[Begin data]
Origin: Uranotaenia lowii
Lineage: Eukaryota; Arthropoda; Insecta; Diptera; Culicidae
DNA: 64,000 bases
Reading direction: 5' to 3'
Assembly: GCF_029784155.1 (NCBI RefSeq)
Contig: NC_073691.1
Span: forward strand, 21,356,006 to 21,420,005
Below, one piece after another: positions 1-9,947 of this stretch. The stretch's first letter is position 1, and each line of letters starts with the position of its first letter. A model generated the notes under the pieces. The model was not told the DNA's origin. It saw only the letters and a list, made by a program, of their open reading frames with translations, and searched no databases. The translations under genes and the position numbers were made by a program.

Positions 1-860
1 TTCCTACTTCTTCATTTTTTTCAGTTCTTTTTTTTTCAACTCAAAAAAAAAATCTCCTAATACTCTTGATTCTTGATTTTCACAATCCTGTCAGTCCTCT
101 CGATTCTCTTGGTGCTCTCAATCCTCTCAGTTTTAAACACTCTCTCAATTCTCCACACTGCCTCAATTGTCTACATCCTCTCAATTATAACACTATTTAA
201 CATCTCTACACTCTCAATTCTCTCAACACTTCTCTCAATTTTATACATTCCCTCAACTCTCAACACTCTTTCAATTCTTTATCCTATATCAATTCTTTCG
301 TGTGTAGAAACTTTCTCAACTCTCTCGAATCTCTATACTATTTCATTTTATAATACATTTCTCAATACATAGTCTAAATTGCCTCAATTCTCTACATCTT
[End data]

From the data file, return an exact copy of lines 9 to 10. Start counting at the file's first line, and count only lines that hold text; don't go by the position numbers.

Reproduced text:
Positions 1-860
1 TTCCTACTTCTTCATTTTTTTCAGTTCTTTTTTTTTCAACTCAAAAAAAAAATCTCCTAATACTCTTGATTCTTGATTTTCACAATCCTGTCAGTCCTCT